1. Calculate the size of the repulsion force between two electrons 0.1nm

apart.

Page 116

2. In this question, you will make an estimate for the size of a hydrogen atom.

Suppose an electron moves in a circular path around the proton, with

radius r. Calculate, in terms of r, the potential energy of the atom (it will be

negative, of course), the speed of the electron, and its kinetic energy.

Now write down an expression for the total energy of the electron. Find

the value of r which minimizes this total energy, and compare it to the

measured radius of a hydrogen atom, which is about 51011 m.

3. What fraction of the electrons in the solar system would have to be

removed in order for the gravitational attractions to be completely

cancelled out by the electrostatic repulsion?

4. A cloud of electrons is accelerated through a 20kV potential difference (so

that their kinetic energy of each coulomb of electrons is 20kJ). Calculate

their speed.

5. A beam of 20kV electrons is travelling horizontally. An experimenter

wishes to bend their path to make them travel vertically (at the same

speed) using a region with a uniform electric field. This region is square

with side length 5cm. Calculate the size and direction of electric field

needed to do this. What would happen to a beam of 21kV electrons

passing this region?

6. A different experimenter wishes to bend the beam of 20kV electrons using

a magnetic field. She chooses to bend the beam round a circular path of

radius 3cm. What magnitude and direction of magnetic field is needed?

What would happen to a beam of 21kV electrons passing this region?

7. I wish to make a 1T magnetic flux density inside a long coil (or solenoid)

with radius 5mm. I use wire which can carry a current of 4A. How many

turns per metre of coil are needed?

8. Clamp ammeters used by electricians can measure the current in a wire

without needing to break the wire. A metal loop encloses the wire, and the

magnetic field around the wire is measured. If the loop is circular, with

radius 3cm, and is centred on the wire, calculate the magnetic flux density

measured when the current in the wire is 100A.

9. Calculate the impedance of a 20 resistor wired in series with a 3mH

inductor when fed with alternating current of 50Hz. A capacitor wired in

parallel with this combination causes the overall reactance of the circuit to

become zero at 50Hz (in other words, the voltage is in phase with the total

current). Calculate the capacitance of the capacitor.

Page 117

Finally, to convert from kilograms to joules, multiply by c2 (the speed of

light squared).

A particular case of a nuclear reaction is the annihilation reaction, in

which a particle and its antiparticle (say an electron and a positron) react

together. The matter vanishes, and the energy appears in the form of

two gamma rays. 28

7.5 Questions

1. Calculate the wavelength and frequency of the quantum associated with a

60g ball travelling at 40m/s. Why dont we observe interference effects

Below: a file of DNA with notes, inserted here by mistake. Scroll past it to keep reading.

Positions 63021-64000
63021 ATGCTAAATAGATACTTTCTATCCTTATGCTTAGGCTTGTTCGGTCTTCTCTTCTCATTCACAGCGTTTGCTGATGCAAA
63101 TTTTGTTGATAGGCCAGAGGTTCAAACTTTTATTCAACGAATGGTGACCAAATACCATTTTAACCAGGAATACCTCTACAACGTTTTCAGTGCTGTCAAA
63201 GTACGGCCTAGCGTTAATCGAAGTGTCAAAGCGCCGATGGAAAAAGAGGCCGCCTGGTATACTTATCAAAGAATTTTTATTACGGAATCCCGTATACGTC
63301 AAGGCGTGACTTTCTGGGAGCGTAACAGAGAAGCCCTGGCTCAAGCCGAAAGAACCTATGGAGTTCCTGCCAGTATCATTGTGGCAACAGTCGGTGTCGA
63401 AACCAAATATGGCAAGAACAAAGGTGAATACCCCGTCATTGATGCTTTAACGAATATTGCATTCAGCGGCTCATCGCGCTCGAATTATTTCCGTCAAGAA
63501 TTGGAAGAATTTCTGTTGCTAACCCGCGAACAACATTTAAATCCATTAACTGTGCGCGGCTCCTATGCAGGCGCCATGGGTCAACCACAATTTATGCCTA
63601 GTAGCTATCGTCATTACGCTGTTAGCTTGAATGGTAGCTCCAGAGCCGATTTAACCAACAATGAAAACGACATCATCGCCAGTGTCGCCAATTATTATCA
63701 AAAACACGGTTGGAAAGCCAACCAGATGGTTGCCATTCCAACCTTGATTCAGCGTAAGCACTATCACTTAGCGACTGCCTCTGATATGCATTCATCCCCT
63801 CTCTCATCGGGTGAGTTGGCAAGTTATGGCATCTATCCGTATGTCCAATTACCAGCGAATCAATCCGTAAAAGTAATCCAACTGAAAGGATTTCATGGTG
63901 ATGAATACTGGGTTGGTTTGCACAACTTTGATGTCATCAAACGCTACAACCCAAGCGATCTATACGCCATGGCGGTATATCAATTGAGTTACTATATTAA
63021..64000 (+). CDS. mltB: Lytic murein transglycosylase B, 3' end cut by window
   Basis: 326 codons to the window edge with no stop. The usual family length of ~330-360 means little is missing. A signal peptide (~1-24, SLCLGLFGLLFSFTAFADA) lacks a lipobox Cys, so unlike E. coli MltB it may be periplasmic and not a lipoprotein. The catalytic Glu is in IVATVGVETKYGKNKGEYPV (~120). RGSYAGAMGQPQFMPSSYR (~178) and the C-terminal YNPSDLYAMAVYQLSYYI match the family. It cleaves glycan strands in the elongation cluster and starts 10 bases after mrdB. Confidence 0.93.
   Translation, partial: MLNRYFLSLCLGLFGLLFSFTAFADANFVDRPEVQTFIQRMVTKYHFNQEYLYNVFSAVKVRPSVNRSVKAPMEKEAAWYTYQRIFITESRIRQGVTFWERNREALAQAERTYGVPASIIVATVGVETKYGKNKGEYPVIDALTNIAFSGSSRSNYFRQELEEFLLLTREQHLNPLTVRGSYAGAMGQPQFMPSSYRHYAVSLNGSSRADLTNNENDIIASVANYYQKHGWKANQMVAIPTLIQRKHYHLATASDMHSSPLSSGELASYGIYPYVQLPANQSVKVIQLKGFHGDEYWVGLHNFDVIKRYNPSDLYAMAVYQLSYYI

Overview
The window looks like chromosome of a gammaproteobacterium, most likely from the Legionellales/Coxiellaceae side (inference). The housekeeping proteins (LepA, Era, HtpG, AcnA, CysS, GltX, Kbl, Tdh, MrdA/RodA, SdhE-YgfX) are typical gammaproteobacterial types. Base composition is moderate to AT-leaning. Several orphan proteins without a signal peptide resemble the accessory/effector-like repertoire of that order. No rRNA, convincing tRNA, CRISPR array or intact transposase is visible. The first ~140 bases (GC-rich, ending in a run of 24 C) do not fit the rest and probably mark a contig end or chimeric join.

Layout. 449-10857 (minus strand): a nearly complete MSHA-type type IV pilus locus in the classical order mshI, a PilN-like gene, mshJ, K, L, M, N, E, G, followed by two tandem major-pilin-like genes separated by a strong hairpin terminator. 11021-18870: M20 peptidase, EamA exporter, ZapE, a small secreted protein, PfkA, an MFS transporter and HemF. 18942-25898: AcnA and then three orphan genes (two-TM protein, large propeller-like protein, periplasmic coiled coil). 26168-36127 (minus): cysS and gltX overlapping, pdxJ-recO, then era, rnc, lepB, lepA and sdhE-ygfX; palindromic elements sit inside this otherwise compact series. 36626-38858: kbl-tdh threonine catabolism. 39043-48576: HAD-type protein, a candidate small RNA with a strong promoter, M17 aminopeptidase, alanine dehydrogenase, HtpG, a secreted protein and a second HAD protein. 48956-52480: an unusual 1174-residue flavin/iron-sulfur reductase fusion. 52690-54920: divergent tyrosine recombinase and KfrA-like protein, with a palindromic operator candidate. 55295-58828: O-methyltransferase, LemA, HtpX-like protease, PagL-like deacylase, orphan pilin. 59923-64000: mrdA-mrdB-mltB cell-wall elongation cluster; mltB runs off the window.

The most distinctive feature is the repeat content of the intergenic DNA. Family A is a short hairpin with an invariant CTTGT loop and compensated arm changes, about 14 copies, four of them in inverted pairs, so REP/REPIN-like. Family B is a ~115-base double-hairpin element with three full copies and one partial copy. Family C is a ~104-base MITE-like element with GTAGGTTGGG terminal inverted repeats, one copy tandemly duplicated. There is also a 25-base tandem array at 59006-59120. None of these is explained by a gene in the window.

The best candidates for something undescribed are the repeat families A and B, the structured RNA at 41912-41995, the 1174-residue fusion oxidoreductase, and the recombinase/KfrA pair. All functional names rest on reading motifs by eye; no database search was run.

with balls such as this?

2. Blue light has a wavelength of approximately 400nm, while red light has a

wavelength of approximately 650nm. Calculate the energies of photons of

blue and red light (a) in joules (b) in electron-volts (eV). One electron-volt

is equal to 1.6021019 J.

3. Work out the wavelengths of light emitted when electrons from the n=5, 4,

and 3 levels descend to the n=2 level. Why do you think that these

transitions were more important in the historical development of atomic

theory than the more fundamental transitions going down to the n=1

level?

4. Calculate the energies of the n=1, 2, 3, 4 and 10 levels for an ionized

helium atom (a helium nucleus with a single electron).

5. Calculate the size of a muonic hydrogen atom in comparison with a normal

hydrogen atom. A muonic hydrogen atom has a muon rather than an

electron moving near a proton. The muon has a charge equal to that of an

electron, but its mass is 207 times greater.

6. In this question, you will make an estimate for the size of a hydrogen atom.

Suppose that the atoms radius is r. Then the uncertainty in the electrons

position is 2r. Use the uncertainty principle to work out the uncertainty in

its momentum, and from this work out its typical kinetic energy, in terms of

r. The electrons typical electrostatic energy is e2/40r2. Find the value

of r which minimizes the total energy of the electron.

7. Calculate the energy liberated in the fusion reaction 21 H 31 H 42 He 01 n .

The masses of the particles are given in the table in unified mass units (u).

1u = 1.660431027 kg.

28

When analysing the collision, you find that you can not satisfy momentum and energy

conservation at the same time if only one photon is produced.

Page 124

7 Small Physics

The rules, or laws, of classical mechanics break down typically in three

cases. We have seen that when things start going quickly, we need to

take special relativity into account. Another form of relativity the

general theory is needed when things get very heavy, and the

gravitational fields are strong. The third exception is very mysterious

and occurs often when we deal with very small objects like atoms and

electrons. This is the realm of quantum physics, and many of its

discoverers expressed horror or puzzlement at its conclusions and

philosophy.